South Carolina student hospitalized with meningitis

A South Carolina middle school student has been hospitalized with viral meningitis, prompting officials to send letters home to parents and order cleaning crews out of precaution. The student, who was not identified, attends Dacusville Middle School in Pickens County, and had the diagnosis confirmed on Wednesday.

While viral meningitis is less severe than bacterial, it’s still imperative patients seek out their health care provider. According to the Centers for Disease Control and Prevention (CDC), only a doctor can determine if a patient has the disease, and while some may recover without treatment, others may fall severely ill. Babies younger than one and people with weakened immune systems are more likely to have severe illnesses, but it can strike at any age.

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Common symptoms include fever, irritability, headache, stiff neck, sensitivity to light, sleepiness, nausea, vomiting and lack of appetite. Those with mild cases typically recovery within seven to 10 days, according to the CDC. There are no vaccines available for viral meningitis, but washing hands, avoiding close contact with infected persons and cleaning frequently touched surfaces can help prevent illnesses from spreading.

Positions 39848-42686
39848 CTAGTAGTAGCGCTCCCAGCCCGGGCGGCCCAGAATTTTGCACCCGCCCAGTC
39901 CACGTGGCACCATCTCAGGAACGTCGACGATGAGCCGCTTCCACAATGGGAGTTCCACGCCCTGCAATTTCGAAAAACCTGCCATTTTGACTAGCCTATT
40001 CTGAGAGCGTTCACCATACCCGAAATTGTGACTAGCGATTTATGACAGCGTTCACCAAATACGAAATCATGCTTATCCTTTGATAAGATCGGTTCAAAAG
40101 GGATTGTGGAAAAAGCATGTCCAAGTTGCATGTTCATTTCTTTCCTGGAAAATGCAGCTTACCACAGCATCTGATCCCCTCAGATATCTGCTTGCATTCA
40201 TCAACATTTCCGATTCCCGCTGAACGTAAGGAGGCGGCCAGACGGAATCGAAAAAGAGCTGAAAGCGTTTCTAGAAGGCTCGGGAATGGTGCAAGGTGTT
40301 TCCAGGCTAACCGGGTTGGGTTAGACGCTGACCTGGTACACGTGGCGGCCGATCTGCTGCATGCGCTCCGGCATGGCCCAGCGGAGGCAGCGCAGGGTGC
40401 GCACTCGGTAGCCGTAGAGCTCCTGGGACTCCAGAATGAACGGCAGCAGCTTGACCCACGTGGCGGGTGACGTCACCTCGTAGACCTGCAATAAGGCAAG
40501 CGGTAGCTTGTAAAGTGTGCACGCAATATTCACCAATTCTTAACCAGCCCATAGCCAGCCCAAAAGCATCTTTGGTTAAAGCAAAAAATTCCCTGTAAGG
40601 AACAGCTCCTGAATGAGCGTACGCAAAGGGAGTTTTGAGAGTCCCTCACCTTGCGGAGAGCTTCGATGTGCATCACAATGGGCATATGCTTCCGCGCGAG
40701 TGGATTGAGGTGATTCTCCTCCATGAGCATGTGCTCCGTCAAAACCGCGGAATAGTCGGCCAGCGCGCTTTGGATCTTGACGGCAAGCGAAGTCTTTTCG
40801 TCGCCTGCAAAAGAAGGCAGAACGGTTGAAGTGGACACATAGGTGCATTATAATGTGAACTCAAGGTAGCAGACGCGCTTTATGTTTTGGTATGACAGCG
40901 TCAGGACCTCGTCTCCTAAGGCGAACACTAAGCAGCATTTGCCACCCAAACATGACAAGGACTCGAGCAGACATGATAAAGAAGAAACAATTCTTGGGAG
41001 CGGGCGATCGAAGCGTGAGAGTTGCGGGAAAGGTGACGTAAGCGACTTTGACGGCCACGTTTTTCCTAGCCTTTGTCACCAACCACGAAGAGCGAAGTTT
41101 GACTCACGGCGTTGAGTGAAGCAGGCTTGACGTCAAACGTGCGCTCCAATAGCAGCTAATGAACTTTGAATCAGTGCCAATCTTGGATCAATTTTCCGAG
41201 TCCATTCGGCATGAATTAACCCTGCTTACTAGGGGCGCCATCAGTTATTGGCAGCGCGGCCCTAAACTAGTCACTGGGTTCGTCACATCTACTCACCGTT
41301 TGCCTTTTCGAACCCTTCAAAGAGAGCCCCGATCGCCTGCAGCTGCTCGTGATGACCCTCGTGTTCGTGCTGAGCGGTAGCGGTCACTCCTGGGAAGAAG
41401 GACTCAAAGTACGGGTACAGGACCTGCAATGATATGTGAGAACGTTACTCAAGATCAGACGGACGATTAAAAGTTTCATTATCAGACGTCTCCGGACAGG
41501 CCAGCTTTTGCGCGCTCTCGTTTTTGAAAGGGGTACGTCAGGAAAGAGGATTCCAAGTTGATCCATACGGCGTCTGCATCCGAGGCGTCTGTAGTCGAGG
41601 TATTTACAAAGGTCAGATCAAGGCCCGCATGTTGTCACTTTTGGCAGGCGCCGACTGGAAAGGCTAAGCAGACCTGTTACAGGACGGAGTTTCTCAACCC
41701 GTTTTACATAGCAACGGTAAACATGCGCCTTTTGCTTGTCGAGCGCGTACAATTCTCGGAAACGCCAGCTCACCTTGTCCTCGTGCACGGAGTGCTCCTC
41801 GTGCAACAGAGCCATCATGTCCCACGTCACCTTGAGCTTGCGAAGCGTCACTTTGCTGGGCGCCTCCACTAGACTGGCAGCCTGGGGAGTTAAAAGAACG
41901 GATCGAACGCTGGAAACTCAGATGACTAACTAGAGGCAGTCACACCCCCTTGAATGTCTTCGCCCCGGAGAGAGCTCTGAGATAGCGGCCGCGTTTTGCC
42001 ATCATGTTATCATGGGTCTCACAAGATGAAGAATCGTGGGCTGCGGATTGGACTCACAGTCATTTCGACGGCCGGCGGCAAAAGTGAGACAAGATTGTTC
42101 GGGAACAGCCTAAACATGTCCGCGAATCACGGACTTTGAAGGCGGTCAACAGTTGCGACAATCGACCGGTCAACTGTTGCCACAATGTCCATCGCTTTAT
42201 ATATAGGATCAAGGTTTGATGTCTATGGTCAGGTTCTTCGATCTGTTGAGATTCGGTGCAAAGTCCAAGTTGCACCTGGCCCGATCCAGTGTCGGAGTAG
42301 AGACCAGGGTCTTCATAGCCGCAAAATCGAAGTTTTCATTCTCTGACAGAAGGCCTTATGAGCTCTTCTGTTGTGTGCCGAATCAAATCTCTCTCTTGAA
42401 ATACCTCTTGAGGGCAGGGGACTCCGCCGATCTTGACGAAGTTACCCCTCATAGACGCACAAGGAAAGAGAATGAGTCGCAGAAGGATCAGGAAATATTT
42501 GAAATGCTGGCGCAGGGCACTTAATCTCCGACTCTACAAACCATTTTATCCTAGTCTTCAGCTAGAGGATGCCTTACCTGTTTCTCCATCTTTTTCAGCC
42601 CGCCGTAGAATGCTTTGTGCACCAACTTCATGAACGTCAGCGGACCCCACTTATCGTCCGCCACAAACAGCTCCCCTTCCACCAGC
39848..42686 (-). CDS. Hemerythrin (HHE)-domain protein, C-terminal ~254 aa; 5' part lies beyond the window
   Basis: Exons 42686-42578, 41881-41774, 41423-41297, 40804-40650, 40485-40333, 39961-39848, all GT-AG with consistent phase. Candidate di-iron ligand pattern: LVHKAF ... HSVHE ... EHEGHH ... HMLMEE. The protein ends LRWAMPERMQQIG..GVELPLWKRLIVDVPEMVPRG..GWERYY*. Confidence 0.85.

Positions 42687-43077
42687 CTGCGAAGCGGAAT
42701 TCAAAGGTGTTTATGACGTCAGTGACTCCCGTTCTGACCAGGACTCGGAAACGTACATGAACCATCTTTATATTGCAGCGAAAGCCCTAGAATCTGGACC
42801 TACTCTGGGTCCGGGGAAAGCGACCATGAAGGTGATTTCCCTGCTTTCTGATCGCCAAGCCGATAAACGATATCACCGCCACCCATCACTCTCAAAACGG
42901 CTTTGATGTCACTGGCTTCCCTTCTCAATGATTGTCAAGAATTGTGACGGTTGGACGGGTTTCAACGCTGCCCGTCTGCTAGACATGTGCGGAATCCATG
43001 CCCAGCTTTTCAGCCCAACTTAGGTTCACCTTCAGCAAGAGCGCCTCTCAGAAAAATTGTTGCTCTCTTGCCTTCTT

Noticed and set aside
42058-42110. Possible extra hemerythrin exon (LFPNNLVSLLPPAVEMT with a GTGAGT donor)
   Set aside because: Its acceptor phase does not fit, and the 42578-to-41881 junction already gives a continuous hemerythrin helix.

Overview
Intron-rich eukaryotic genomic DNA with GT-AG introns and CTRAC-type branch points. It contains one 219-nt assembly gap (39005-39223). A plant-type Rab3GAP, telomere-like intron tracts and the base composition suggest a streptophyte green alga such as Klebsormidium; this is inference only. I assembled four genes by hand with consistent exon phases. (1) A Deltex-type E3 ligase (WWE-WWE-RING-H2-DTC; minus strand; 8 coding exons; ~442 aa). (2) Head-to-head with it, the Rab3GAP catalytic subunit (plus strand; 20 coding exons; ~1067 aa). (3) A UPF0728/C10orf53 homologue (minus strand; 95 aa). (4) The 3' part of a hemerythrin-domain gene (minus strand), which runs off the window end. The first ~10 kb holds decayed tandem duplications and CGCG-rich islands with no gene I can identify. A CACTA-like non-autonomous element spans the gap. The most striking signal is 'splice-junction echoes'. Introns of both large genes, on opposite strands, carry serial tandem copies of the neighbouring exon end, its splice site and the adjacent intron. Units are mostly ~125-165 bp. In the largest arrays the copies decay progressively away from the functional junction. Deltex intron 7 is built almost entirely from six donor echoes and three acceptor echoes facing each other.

The student’s parent had notified the district on Tuesday, and again on Wednesday when the diagnosis was confirmed. A letter to parents said that the school district was working with cleaning crews and the state Department of Health and Environmental Control.

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“The germs that cause viral meningitis can be contagious,” Wanda B. Tharpe, the school’s principal, said in the letter, according to Greenville News. “They can be spread through respiratory and oral secretions. Only a small number of people who get infected with the viruses that cause meningitis will actually develop viral meningitis.”

Tharpe said they will continue to monitor any other illnesses and remain in contact with the DHEC.